The letterpress is a process that has grown outdated in comparison to the fast-paced book production that can be done using a copier and an engineered factory. The ebook threatens the printed codex putting the letterpress in even farther distance as far as mass production is concerned. There is, however, a certain aesthetic quality about the letterpress. Many people agree that there is something about having that physical copy of the book that overshadows the ebook. I personally read print book more readily than any attempt to read over electronics. A letterpress adds more to this materiality that gives a book body and beauty if used in a particular manner. However, the question remains as to if the letterpress will stage a place in publishing in the near future.
I should note first that when I think of letterpress, I have in mind the indention on the page along with the application of ink. However, Adina Segal quotes Eric Gill: “A print is properly a dent made by pressing; the history of letterpress printing has been the history of the abolition of that dent.” Segal further explains that the contemporary movement has a divide in which some pressers argue that the “kiss” is proper, and others argue that the impression is what makes letterpress distinguishable from litho printing. Further, Sara McNally reports that deep impression potentially damages typeset and machinery. While impressions add to the materiality of book and art, there is reason to use it sparingly, and the question indeed arises for the consumer when using a kiss technique, “What is the aesthetic value?”
I think the most attraction to the letterpress for artists and publishers is the activity. There is joy in involving body into the process of creation. There simply isn’t as much satisfaction in digitally printing a work or much less electronically publishing your book. Furthermore, the current market of books shows the disconnection between full length letterpress book producers and consumers shows that letterpress will remain a small niche in book publishing. Consider, a letterpress edition of John Milton’s Paradise Lost from The Arion Press. It is sold for a whopping $1,200. A more practical example doesn’t support letterpressing to become more mainstream either. Thornwillow Press sells Pride and Prejudice for $125. Remembering that a “kiss” is indistinguishable from litho printing, letterpress will remain a sparingly used technique, and only those who can enjoy the fine details of letterpress will consume it.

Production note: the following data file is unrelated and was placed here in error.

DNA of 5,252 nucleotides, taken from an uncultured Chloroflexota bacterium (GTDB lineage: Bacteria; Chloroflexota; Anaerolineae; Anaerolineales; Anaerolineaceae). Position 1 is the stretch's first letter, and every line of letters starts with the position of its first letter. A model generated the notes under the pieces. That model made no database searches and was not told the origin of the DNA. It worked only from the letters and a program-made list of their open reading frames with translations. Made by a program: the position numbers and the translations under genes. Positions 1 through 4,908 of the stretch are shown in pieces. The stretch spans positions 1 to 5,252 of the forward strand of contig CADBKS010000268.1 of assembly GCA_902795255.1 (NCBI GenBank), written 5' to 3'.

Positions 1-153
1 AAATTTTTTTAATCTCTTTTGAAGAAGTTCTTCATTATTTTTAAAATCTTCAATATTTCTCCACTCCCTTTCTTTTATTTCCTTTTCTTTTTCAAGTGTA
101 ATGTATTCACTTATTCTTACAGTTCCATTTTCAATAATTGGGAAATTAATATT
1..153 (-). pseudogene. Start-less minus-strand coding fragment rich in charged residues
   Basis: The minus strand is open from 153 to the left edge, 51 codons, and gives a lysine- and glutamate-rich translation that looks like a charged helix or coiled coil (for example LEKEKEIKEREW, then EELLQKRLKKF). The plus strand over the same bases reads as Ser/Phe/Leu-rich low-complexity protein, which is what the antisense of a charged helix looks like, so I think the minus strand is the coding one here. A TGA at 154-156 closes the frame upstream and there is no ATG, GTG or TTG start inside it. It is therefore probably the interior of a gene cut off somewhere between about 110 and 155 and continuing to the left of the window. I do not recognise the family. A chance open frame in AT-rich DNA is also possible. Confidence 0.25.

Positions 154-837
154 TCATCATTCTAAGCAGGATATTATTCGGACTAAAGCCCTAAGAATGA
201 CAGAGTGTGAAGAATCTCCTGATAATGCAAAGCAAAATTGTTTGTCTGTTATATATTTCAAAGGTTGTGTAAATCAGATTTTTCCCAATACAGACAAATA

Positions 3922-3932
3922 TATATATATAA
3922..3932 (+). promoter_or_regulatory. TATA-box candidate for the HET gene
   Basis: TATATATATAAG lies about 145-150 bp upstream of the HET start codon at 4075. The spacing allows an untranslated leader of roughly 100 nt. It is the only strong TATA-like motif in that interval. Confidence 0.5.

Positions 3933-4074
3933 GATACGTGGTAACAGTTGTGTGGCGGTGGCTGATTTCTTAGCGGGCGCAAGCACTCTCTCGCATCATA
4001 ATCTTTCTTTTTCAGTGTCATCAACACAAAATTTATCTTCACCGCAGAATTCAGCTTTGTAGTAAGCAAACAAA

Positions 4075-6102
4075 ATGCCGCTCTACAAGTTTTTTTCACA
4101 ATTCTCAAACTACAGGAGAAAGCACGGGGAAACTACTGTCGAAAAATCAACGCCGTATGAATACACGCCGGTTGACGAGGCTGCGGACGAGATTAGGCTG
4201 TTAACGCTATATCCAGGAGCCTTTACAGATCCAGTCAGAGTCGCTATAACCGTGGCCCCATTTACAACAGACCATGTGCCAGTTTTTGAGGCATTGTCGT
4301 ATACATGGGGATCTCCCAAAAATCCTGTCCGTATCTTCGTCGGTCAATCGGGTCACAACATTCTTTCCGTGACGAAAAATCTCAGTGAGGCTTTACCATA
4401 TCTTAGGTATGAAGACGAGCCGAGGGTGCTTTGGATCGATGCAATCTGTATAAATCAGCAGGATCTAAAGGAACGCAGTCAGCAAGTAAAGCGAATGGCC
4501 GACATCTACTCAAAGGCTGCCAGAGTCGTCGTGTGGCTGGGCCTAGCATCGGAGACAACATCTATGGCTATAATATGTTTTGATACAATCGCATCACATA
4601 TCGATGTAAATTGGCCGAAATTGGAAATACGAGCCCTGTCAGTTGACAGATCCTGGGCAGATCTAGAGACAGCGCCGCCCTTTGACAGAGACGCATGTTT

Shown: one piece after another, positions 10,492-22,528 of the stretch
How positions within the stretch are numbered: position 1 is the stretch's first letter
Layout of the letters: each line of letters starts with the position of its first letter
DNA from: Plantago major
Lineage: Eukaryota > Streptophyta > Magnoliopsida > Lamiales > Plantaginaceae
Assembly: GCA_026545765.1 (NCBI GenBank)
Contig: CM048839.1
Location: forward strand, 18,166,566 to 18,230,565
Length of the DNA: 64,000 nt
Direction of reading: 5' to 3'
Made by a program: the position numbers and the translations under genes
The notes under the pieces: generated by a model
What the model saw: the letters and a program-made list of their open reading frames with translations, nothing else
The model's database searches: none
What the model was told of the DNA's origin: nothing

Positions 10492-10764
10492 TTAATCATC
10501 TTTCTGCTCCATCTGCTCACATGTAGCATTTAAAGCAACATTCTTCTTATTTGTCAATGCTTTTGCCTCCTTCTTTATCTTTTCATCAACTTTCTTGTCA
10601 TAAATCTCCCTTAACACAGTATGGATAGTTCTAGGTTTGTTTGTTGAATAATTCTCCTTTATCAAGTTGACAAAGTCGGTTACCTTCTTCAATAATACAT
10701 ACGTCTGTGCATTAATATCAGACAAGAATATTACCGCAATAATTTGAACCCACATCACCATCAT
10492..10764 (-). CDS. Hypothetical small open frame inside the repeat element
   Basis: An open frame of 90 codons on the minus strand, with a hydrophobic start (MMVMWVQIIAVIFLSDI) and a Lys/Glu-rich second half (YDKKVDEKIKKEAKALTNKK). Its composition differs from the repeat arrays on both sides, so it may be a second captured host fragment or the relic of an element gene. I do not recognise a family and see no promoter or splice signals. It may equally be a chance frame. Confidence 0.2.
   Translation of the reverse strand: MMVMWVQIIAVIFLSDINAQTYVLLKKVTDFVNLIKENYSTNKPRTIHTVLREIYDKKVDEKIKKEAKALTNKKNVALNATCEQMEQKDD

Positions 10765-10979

Segal, Adina. “Kiss vs thump.” lettica, Sept. 30, 2016. https://www.lettica.co.uk/blog/kiss-thump-letterpress-debate.html. Accessed Oct. 7, 2021
McNally, Sara. “What’s the deal with impression?” Constellation & Co. Jul. 16, 2013. https://www.constellationco.com/blog/blog/2013/07/whats-the-deal-with-impression. Accessed Oct. 7, 2021.